One type of resistive random access memory is a magnetic random access memory (MRAM), in which each memory cell is formed of a plurality of magnetic layers separated by insulating layers. One magnetic layer is called a pinned layer, in which the magnetic orientation is fixed so as not to rotate in the presence of an applied magnetic field in the range of interest. Another magnetic layer is referred to as a sense layer, in which the magnetic orientation is variable between a state aligned with the state of the pinned layer and a state in misalignment with the state of the pinned layer. An insulating tunnel barrier layer sandwiches between the magnetic pinned layer and the magnetic sense layer. This insulating tunnel barrier layer allows quantum mechanical tunneling to occur between the sense layer and the pinned layer. The tunneling is electron spin dependent, causing the resistance of the memory cell, a function of the relative orientations of the magnetizations of the sense layer and the pinned layer. The variations in the junction resistance for the two states of the sense layer determine the data stored in the memory cell. U.S. Pat. No. 6,169,686, granted to Brug et al. on Jan. 2, 2001 discloses such a magnetic memory cell memory. U.S. Pat. No. 6,385,079 discloses a method for designing a resistive random access memory array in which elements are selected with values of resistances that are correlated to maintain a signal-to-noise ratio of 20 decibels or more for the array. A plurality of memory cells are selected and spaced from each other in a matrix of rows and columns, each memory cell being selected to have a junction resistance value of between 0.25 megaohms and 3.60 megaohms. A plurality of conductive row lines are selected and connected between a number N of memory cells in each row, each row and column line being selected to have a row or column unit line resistance value below 0.38 ohms, so that the values of junction resistance are correlated with the values of the row and column unit line resistance to provide a signal-to-noise ratio of 20 decibels or more for the memory array. The values of the row and column unit line resistance are selected so that the total row line resistance for each row is approximately equal to the total column line resistance for each column. The ratio of the junction resistance to the unit line resistance is approximately five million to one, in order to maintain a signal-to-noise ratio of at least 20 decibels in the resistive memory array. For an equal number N of row and column elements, the total row or column line resistance must be greater than approximately five million to N. If N is equal to approximately 1000, the ratio of junction resistance to total row or column line resistance must be approximately 5,000 or greater.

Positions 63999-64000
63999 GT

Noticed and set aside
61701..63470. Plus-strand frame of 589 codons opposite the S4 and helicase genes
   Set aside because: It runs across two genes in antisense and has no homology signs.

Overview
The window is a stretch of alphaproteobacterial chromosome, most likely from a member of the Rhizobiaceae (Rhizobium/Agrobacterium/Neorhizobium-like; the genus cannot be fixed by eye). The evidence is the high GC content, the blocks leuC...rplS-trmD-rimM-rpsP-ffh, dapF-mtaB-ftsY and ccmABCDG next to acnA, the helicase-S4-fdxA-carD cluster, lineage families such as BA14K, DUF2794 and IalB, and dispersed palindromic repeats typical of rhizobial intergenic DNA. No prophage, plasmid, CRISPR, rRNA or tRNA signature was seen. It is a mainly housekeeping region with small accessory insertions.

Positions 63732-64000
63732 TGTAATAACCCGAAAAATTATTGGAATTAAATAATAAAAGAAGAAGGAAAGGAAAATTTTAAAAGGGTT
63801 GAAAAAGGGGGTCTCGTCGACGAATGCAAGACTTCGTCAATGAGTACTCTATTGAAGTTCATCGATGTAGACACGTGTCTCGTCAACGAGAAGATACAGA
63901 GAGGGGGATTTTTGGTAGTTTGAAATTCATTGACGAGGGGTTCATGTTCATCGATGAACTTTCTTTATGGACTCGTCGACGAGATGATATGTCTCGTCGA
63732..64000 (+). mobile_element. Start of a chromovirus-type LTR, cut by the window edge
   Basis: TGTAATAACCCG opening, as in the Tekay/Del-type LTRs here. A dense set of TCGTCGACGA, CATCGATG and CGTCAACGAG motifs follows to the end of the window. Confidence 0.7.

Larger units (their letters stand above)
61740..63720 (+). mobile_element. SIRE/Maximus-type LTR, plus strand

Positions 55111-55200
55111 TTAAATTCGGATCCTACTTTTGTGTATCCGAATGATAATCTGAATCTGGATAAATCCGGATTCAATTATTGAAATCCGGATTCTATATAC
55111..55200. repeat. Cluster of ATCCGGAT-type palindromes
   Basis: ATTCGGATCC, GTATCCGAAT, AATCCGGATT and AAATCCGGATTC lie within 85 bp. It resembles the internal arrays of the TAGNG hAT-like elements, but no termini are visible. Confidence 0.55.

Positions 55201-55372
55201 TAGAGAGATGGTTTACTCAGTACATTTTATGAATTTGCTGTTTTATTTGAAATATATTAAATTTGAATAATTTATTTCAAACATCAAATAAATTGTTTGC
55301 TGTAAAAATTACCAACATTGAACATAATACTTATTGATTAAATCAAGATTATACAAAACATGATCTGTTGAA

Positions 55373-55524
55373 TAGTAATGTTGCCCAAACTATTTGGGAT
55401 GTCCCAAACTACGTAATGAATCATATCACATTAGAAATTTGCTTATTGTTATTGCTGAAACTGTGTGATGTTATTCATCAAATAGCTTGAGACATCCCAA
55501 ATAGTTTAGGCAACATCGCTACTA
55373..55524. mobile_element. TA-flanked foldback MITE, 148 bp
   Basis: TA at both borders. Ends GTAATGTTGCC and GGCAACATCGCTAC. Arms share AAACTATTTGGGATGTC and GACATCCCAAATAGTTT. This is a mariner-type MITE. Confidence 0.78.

SUMMARY

In one aspect, systems and methods are disclosed to form a resistive random access memory (RRAM) by forming a first metal electrode layer; depositing an insulator above the metal electrode layer and etching the insulator to expose one or more metal portions; depositing a Pr1-XCaXMnO3 (PCMO) layer above the insulator and the metal portions, wherein X is between approximately 0.3 and approximately 0.5, to form one or more self-aligned RRAM cells above the first metal electrode; and depositing a second metal electrode layer above the PCMO layer.

In another aspect, a resistive random access memory (RRAM) includes a first metal electrode layer; an insulator material deposited and patterned above the metal electrode layer; a Pr1-XCaXMnO3 (PCMO) layer forming one or more self-aligned RRAM cells above the first metal electrode layer, where X is between approximately 0.3 and approximately 0.5; and a second metal electrode layer deposited above the first metal electrode layer.

In yet another aspect, a resistive random access memory (RRAM) includes an insulator material deposited and patterned; and a PCMO layer deposited above the patterned insulator material forming one or more self-aligned RRAM cells without any etching of the PCMO layer.

In another aspect, a resistive random access memory (RRAM) includes an amorphous PCMO or silicon material portion and a polycrystalline PCMO portion adjacent the amorphous material to form one or more self-aligned RRAM cells without any etching thereto.

Implementations of the above aspects may include one or more of the following. The PCMO layer is simply deposited over the insulator to form amorphous PCMO. Where the insulator has been patterned to expose the metal, polycrystalline PCMO forms the RRAM without requiring etching of the PCMO layer. This simplifies the manufacturing process significantly and allows smaller geometry to be achieved. The metal layer can be a transition metal such as chromium, platinum, nickel, ruthenium, copper, and others, a silicide such as nickel silicide, and a Mott insulator such as LNO(LaNiO3). As chromium and LNO are “sticky” materials, an adhesion layer is not needed.